i wanted to use this picture (from the national archives of singapore) to show that in the past the lighting for bicycles was generated by a dynamo, usually located near the front wheel of the bicycle.
then the registration plate on the bicycle caught my attention. so, i will talk a bit about the registration of bicycles.
some bicycle owners have recently clamoured for the registration of bicycles to be re-introduced. registration of bicycles in singapore was stopped in 1981. the registry of vehicles (rov) decided to do away with registration because the $5 fee was not enough to cover the adminstrative cost. the main reason given for scrapping the registration was that only 2% of stolen bicycles were recovered.
registration of bicycles in singapore had been done before the war and it resumed after the war. during the japanese occupation, there was also some form of register for bicycle owners. at one time, owners had to renew the licence on a yearly basis, and when the ownership was transferred, a small fee was also charged for the new registration.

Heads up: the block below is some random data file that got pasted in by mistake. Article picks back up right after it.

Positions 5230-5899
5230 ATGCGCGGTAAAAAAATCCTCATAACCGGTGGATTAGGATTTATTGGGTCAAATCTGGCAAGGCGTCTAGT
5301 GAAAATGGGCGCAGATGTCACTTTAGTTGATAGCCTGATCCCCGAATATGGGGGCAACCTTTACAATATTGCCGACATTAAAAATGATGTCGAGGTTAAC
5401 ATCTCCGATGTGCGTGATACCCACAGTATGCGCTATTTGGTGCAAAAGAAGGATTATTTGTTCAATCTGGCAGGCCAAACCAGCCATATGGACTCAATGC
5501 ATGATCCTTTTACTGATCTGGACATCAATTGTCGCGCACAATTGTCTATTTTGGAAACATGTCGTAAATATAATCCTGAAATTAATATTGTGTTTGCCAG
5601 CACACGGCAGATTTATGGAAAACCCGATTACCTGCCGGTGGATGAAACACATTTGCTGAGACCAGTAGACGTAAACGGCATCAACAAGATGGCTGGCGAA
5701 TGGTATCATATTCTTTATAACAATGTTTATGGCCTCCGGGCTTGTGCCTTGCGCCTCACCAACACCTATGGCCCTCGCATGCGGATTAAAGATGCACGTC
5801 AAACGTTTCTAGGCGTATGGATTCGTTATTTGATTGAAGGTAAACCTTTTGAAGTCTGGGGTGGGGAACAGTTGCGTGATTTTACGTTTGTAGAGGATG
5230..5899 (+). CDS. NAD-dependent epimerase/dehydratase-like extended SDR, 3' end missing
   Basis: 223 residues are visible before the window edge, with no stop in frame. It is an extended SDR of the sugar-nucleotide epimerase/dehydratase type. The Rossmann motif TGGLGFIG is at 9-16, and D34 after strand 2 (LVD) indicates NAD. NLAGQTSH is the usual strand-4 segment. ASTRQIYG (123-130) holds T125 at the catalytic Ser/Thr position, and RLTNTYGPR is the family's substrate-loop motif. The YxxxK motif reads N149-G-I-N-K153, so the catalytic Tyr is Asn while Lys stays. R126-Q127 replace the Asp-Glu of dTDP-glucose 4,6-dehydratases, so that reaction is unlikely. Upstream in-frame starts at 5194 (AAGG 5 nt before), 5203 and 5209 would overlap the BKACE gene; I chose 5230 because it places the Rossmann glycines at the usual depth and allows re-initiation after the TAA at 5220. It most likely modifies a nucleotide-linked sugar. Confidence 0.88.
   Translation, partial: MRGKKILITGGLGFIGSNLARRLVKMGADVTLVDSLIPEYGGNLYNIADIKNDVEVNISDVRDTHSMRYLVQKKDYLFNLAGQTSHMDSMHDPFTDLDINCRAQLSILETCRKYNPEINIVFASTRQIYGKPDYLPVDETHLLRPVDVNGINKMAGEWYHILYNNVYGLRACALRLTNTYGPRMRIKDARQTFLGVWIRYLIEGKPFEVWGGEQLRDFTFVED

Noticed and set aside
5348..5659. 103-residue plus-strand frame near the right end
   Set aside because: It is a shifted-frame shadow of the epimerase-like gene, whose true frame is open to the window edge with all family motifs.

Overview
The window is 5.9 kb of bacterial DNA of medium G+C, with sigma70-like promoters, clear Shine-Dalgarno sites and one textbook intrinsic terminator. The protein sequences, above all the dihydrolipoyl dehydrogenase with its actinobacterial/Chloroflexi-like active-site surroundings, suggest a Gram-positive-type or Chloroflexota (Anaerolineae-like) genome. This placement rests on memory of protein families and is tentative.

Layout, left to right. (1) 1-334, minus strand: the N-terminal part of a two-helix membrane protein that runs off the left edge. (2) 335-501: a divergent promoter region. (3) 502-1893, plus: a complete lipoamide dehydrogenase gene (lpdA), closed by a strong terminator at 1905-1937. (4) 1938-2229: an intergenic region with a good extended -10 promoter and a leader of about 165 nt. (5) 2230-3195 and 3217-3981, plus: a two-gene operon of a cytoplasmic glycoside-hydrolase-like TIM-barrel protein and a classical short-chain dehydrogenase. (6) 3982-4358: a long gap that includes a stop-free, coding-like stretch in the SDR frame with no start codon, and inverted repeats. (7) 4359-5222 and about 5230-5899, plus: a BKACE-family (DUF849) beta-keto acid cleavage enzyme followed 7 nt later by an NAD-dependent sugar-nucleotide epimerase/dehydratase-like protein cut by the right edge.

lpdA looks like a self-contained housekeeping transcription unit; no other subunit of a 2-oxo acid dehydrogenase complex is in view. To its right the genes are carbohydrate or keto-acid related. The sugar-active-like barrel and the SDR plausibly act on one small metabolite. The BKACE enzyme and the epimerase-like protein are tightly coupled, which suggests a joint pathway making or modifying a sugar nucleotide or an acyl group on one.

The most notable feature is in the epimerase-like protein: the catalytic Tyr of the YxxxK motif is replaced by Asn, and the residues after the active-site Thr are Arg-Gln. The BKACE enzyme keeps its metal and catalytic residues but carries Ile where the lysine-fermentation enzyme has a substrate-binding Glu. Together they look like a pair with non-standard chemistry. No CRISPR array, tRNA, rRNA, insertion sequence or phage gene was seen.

(mcs stands for municipal council of singapore)
this bottle dynamo or sidewall dynamo, which was affixed very close to the wheel, usually the front wheel, could be engaged by depressing a lever or catch. when engaged, the roller would be in contact with the tyre.
when the wheel was in motion and the dynamo roller was engaged, electricity was generated as the tyre spun the roller. this would translate into light for the headlight of the bicycle. the faster the wheel spun, the brighter would be the light.
however, even at its brightest, it was not very bright because the voltage was rather low. the bulb tended to blow once in a while, so it was necessary to have replacement bulbs on stand-by.
when engaged, however, there was some resistance, so the rider would have to pedal slightly harder than when the dynamo was disengaged.
this ring-lock used to be a standard item on ordinary bicycles in the past. when the lock was effected, the shaft would come between the spokes of the wheel. it would immobilise the rear wheel to prevent it from being moved. it was not a high security kind of lock as it could be broken or unlocked without the need for great force.
i had thought that these two items - the dynamo and the ring-lock - on the normal bicycle had gone out of fashion until i saw them on several bicycles in sweden.
in singapore, these two items are like antiques. i have not seen them around for a long time.